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EXCLUSIVE: Somalia let free human traffickers arrested and deported by South Sudan

Storyline:National News

Four Somali human traffickers who were arrested by South Sudan authorities sneaking out a 14 year Somali boy from a refugee camp in Uganda and deported as a result to Mogadishu were released by Somali government without charges, Goobjoog News can authoritatively report.

Documents obtained by Goobjoog News detailing the arrests by South Sudan police and deportation orders show that three of the traffickers were arrested and handed over to Somalia for prosecution in accordance to the country’s laws.

“The acting IGP for South Sudan National Police Service presents compliments to you and wish to inform you the three Somali nationals who were suspects of an act of Human trafficking where a minor Abdirahman Hassan Elmi a 14 year old boy of Somalia national was trafficked from one of the Refugee Camps in Uganda and taken across South Sudan but later rescued in the border town of Aweil when they were about to cross to Sudan territory,” the letter addressed to chief of Somali Police Force reads in part.

Lt. Gen. James Pui Yak Yiel further informed his Somali counterpart the three suspects were brought to Juba and the victim re-united later with his family in Uganda with the help of Somali embassy in Juba.


The three suspects are identified as Aydarus Abdullahi Nahar (Date of Birth May 5, 1992), Abdirahman Mohamud Socdal (Date of Birth March 1, 1989), and Liban Abdullahi Hussein (Date of Birth January 1, 1992). The dates of birth are based on information as presented in the travel documents. An impeccable source privy to the developments in Somalia’s embassy in South Sudan intimated to Goobjoog News the three have since been released by authorities in Mogadishu without charges.

“We have established that the three were let free by the courts in Mogadishu after it emerged no one had any complaints against them,” the source who did not want to be named owing to the sensitive nature of the matter told Goobjoog News.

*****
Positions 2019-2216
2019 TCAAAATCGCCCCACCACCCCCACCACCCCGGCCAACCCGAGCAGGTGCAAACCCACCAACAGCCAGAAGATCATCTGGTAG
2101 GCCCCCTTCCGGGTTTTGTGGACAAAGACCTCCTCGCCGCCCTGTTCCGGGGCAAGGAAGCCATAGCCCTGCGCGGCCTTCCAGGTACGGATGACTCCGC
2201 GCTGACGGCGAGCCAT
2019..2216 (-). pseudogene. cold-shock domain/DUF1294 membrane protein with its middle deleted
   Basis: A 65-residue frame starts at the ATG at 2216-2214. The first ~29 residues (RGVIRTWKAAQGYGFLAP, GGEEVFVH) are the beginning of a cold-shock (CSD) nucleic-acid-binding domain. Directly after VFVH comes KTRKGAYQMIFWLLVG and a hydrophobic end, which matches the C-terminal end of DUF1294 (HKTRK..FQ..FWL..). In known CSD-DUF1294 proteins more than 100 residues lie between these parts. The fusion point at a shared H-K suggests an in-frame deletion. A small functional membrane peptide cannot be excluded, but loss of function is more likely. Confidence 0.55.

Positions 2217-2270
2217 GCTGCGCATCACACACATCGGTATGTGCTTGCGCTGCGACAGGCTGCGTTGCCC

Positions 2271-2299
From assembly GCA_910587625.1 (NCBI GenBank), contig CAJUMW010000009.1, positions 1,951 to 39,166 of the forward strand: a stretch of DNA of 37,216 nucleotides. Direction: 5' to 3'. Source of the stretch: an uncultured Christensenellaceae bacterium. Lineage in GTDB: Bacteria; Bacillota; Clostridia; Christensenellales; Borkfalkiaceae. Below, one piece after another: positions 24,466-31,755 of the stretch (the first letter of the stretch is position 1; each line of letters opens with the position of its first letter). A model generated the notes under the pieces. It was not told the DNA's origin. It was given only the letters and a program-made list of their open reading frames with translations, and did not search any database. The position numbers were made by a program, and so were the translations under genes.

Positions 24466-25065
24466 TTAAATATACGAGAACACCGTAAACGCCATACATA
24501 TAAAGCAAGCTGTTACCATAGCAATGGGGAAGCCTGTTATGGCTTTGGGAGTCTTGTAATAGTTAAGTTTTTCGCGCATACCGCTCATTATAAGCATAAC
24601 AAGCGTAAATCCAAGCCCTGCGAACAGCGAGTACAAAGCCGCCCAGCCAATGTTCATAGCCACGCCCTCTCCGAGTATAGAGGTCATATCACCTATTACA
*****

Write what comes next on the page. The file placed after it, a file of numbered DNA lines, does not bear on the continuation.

The three suspects according to the itinerary from the South Sudan Police Force and also shared with the immigration authorities in Juba addressed to their counterparts in Mogadishu were to depart Juba July 15, 2017 by carrier 540 flight number 5H0724 at 1634Hrs and arrive in Nairobi at 1810Hrs. Subsequently, they would board African (supposedly African Express) flight number XU0523 departing Nairobi 0800Hrs and arriving in Mogadishu at 0930Hrs.

Our sources further indicates two other Somali nationals had been deported from Sudan for similar acts of human trafficking and one handed over to the Somali authorities in Mogadishu but also walked scot-free.

A screen shot of the letter from South Sudan Police to their counterparts in Somalia notifying them of the arrest and deportation of the suspects.

Abdulkadir Omar Abdulle born November 24, 1992 according to travel documents obtained by Goobjoog News was deported July 3, 2017 and escorted by South Sudan police to Mogadishu just like the other three.

The fifth whose identity remains unknown was also deported from South Sudan on human trafficking charges but was dropped in Nairobi. “He lied to authorities in Juba that he did not have a passport and was issued with a emergency travel document. When he arrived in Nairobi he used his passport to get to Mogadishu without raising any suspicions,” the source said.

Efforts by Goobjoog News to reach authorities in Mogadishu did not bear any fruit.

Human trafficking remains a major challenge in the region with Somalis and Ethiopians falling victim to traffickers either through the Yemen route or Sudan-Libya route in the hope of heading to Europe. Upon arrival in Libya, the traffickers hold their victims hostage demanding ransom from their families.

At least 100 Somali and Ethiopian migrants were killed in Yemen last week in two occasions within a 24 hours period after their smugglers forced them into the high seas avoiding arrests by authorities.

“The release of the traffickers sends a very disturbing message to the fight against human trafficking particularly to authorities in South Sudan who did their best to save this child from being trafficked,” the source said.

Failure to prosecute these suspects despite confirmation by a friendly government that they had committed an offense even punishable by international law means the traffickers can still go on with their crimes without any fears, the source added.